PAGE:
After months of no White House press briefings, President Donald Trump is now providing almost daily updates under the guise of giving updates on the global pandemic.
However the focus tends to stray off topic.
Part MAGA rally, part campaign ad, part public meltdown complete with childish name calling, the press briefings often lose sight of their purpose.
On Monday's installment, PBS reporter Yamiche Alcindor asked President Trump:
"I interviewed someone who said that his family got sick. They went to a funeral in mid-March and they said mainly because the president wasn't taking it seriously enough."
"He said if the president had had a mask on, if he was saying we should stay home, then I would've stayed home."
Trump attempted to interrupt, but the Alcindor continued:
"He said his family members were sick because they were listening to you... Are you concerned that downplaying the virus maybe got some people sick?"
Unfazed, Trump responded:
"Yeah. And a lot of people love Trump, right?"
"A lot of people love me. You see them all the time."
"I guess I'm here for a reason. To the best of my knowledge, I won."
"And I think we're going to win again. I think we're going to win in a landslide."
Trump: "A lot of people love me." "I guess I'm here for a reason, you know? To the best of my knowledge, I won."— Daniel Dale (@Daniel Dale) 1587423971.0
You can see the exchange here:
Reporter to Trump: "Are you concerned that downplaying the virus maybe got some people sick?” Pres. Trump begins h… https://t.co/gFH4HlueJA— CBS News (@CBS News) 1587424846.0
Always a woman reporter, usually a woman reporter of color – why is that??? https://t.co/aIngC3pgKC— New Civil Rights (@New Civil Rights) 1587425917.0
Trump then reiterated he closed US borders to China in January. However epidemiologists found the majority of cases in the USA came from Europe, not Asia.
As late as February 28, the President was still calling the global pandemic a hoax perpetrated by the Democratic Party to hurt his reelection chances.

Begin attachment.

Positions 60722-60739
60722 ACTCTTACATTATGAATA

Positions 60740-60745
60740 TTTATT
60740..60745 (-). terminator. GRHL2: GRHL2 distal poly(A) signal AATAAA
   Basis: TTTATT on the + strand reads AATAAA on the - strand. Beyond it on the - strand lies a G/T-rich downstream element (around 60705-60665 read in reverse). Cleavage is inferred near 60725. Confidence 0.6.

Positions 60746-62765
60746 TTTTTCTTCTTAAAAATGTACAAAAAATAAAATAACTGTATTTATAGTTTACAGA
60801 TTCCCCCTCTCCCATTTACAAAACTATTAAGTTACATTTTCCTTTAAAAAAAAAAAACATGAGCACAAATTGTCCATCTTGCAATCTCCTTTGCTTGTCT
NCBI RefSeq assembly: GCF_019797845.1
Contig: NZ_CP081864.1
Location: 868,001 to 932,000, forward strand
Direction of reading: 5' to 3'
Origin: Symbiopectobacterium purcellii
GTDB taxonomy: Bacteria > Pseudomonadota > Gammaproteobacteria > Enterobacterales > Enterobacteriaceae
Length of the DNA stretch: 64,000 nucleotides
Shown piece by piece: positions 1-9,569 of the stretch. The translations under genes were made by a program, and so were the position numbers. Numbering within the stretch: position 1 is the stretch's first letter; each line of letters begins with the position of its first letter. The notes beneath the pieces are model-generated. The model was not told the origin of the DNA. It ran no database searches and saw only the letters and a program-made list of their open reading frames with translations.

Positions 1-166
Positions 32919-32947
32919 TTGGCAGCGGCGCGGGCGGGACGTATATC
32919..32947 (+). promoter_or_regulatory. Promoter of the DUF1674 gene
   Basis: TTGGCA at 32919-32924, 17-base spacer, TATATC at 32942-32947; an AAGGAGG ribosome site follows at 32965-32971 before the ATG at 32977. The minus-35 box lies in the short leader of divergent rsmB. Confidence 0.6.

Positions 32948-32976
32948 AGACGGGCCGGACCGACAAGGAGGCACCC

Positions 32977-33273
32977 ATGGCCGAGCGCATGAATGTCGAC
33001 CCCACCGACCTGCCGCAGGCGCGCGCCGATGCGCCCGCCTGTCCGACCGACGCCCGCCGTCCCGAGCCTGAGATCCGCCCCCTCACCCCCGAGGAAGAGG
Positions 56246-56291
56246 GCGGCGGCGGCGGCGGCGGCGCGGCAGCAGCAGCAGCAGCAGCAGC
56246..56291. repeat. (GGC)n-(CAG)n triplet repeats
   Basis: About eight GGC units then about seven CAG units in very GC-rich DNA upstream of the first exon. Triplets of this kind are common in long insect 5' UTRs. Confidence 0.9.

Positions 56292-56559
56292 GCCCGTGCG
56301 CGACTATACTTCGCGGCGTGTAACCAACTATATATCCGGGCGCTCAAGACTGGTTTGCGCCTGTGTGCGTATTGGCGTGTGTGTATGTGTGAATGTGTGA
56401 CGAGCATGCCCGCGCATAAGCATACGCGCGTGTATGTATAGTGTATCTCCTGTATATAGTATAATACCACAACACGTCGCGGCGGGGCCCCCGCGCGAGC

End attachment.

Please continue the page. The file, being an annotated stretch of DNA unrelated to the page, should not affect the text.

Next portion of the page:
Trump once again dodging questions about his statements and actions in order to praise himself was unsurprising.
The similarities between Idi Amin Dada Oumee & Donald Trump 😅😅 1. I'm very rich! 2. I'm popular! 3. People love me!… https://t.co/iTXNBa6Sto— Nyandeng A Garang🇸🇸🇰🇪🇨🇦 #NotYourVP_Junubin🇸 (@Nyandeng A Garang🇸🇸🇰🇪🇨🇦 #NotYourVP_Junubin🇸) 1587406989.0
Trumps stock answer when the Press asks him a question he has no idea how to answer. “People love me” #LastWord— Mo Latno Bill Phelan (@Mo Latno Bill Phelan) 1587435487.0
@briantylercohen @morgfair @Yamiche Me: My family member is dead! Trump: People love me. I won. I will win again!… https://t.co/UvPiYi3ofE— 🏳️🌈 Lee 🏳️🌈 (@🏳️🌈 Lee 🏳️🌈) 1587432852.0
They pretty much all go like that now, evaded, ducked, dodged, anythg to avoid answering. You should see what he an… https://t.co/MOTL0r2yPc— Scarlet 2021 🔥🔥 (@Scarlet 2021 🔥🔥) 1587468605.0
Questions: Did you hurt people, do you feel bad, can you take responsibility, can you show empathy? Answers: Me.… https://t.co/0zPTYrdg22— Mike Signer (@Mike Signer) 1587425879.0
@kathrynw5 @Yamiche Maybe those people should have a conversation with Trump. "You still love me, right? Right?" https://t.co/ScVk1dr20W— Spocko (@Spocko) 1587424192.0
@Yamiche Forget Babyface, kudos on your poker face when Trump said "A lot of people love me. I won" to your reason… https://t.co/KFR39hvZAV— Al Swearengen (@Al Swearengen) 1587435095.0
The World Health Organization declared a global pandemic on January 30, 2020. At the time, the United States had 5 confirmed cases.
As of Wednesday, April 22, the United States leads the world in confirmed cases of the viral pathogen with 826,240. The United States accounts for over 32 percent of all cases worldwide.
The death toll in the USA is 45,373, about 25 percent of all deaths worldwide. The United States may be first in confirmed cases and deaths, but it ranks a distant 3rd in population at 331,002,651 people, with over a billion fewer people than both China at 1,439,323,776 and India at 1,380,004,385.
The book The Pandemic Century: One Hundred Years of Panic, Hysteria, and Hubris is available here.